YC English Teaches Canonical Works and More
We write in response to the recent essay from Rabbi Yitzchak Blau,” The Ghost of Torah UMadda: English Literature at YU.” While we appreciate hearing from a former YC English major who is also a stalwart defender of the Humanities, we are pained that he would base his critique of our department solely on the titles of courses for the current semester. A quick look at previous course schedules (available on the English department page of the YU website) would negate this argument entirely: recent electives include “Milton and Religion”; “Jews in Western Literature”; “The European Novel”; “American Literature and Art”; and “Romantic Revolutions,” a course on British Romanticism. Future courses include “Shakespeare and the Bible” (in conjunction with the Straus Center) and “King Arthur and the Idea of England.” What’s more, a quick perusal of our course descriptions, also easily found online, demonstrate that our current courses include far more than what our deliberately attention-grabbing titles indicate.
Since there seems to be some confusion about the difference between Prof. Lavinsky’s popular Core (general education) class “The Monstrous” and Prof. Fitzgerald’s “Literary Hauntings,” an elective for English majors, allow us to clarify. Prof. Lavinksy’s course focuses on the medieval to early modern period, with selections from Herodotus’ Histories, Pliny the Elder’s Natural History, Isidore of Seville’s Etymologies, and Beowulf, as well as authors such as Ovid, Marie de France, Michel de Montaigne, and Shakespeare. Fulfilling the 1700-1900 requirement of the English major, Prof. Fitzgerald’s course examines the motif of hauntings from Hamlet through Romantic poetry, Victorian short stories (including by Dickens and Wilde), and 19th-century US works by Irving, Poe, Hawthorne, Dickinson, Wharton, and James, among others.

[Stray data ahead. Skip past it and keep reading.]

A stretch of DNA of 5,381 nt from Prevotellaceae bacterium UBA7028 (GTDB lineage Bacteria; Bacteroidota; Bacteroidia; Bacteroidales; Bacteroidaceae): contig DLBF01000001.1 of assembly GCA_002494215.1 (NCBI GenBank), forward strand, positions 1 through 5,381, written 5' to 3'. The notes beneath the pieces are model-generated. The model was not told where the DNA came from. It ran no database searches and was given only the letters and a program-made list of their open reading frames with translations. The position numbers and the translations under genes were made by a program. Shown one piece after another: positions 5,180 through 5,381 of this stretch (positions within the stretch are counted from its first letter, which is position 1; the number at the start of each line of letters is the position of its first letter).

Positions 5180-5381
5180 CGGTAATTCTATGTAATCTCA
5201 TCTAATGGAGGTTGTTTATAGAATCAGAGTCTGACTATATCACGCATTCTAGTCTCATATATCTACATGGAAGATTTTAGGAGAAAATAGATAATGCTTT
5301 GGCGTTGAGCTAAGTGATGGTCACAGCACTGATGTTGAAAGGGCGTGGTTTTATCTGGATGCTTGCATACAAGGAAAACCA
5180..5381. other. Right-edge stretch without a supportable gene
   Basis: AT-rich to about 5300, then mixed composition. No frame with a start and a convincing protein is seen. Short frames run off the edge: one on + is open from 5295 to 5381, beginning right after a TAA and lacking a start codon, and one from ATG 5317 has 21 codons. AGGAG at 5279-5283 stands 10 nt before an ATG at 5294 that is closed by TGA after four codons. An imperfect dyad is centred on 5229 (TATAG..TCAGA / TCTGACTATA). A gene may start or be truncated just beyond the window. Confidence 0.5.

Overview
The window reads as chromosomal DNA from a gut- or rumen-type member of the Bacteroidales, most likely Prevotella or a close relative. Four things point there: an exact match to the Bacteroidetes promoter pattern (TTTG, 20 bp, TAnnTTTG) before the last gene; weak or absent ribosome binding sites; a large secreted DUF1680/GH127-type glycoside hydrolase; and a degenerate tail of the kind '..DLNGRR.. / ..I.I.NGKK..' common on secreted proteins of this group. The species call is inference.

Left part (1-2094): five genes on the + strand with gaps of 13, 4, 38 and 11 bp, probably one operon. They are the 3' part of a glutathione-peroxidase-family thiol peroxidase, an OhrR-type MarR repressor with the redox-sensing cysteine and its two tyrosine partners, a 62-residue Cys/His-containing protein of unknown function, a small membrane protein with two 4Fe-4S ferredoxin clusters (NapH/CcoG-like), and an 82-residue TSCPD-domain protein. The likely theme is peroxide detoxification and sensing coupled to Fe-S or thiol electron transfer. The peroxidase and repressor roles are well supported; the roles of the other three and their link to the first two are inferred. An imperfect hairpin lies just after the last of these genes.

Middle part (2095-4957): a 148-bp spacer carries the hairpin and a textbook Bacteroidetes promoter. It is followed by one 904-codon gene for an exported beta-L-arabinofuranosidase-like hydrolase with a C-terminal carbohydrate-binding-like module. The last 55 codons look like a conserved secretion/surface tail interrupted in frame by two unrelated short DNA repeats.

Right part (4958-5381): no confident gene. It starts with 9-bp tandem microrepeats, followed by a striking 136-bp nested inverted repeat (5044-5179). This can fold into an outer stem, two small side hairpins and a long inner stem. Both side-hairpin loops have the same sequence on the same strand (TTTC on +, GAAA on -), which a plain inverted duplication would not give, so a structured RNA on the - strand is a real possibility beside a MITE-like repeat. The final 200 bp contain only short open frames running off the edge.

Yeshiva College students thus have ample opportunity to study canonical authors in our regularly offered classes. But Rabbi Blau is not wrong to note that the focus and nature of many of the courses we offer has shifted since the time that he was an undergraduate. Literary studies, like all academic fields, has developed over the last 35 years, and we would be intellectually remiss if we did not offer our students the tools to engage with those changes. Our syllabi have expanded to include more women and people of color as well as more writing from the past century. English departments across the country now also include more creative writing offerings, which we are able to provide through our well-regarded writing faculty, Professors Brian Trimboli and David Puretz, who was voted Teacher of the Year by last year’s graduating class.
What’s more, it is no longer only verbal literacy that Humanities and English Departments seek to teach, but media literacy on the whole. The study of various media forms– and especially film– and how those forms shape our thinking, our sense of self, and our relations to our fellow humans play a fundamental role in the study of the Humanities today. Our students express gratitude that we offer critical tools for analyzing the kinds of creative works that they encounter on a regular basis. But these fields of study are not separate. In some of our classes, students study film, television, and even podcasts in their relationship to traditional literary forms like novels, poetry, and short stories.
We must therefore take issue with the accusation that our current offerings “scare students away from English classes.” We have seen no evidence of that. Rather, since 2019, we have dramatically increased the number of students taking our classes; our Core classes routinely fill immediately, often past their waitlists; and our teaching evaluations are among the strongest of the college. When students ask us to write letters of recommendation for law school, medical school, and other graduate programs, they often remark on how much they learned from our classes, and appreciate that we are among the professors who got to know them best.
We are gratified by Rabbi Blau’s expression of support for Humanities programming and a thriving English department, at YU and in the country more broadly, but we were disappointed to be subject to this unwarranted critique.
The Yeshiva College English Department
Professors Paula Geyh, Lauren Fitzgerald, David Lavinsky, Rachel Mesch, David Puretz, Elizabeth Stewart, and Brian Trimboli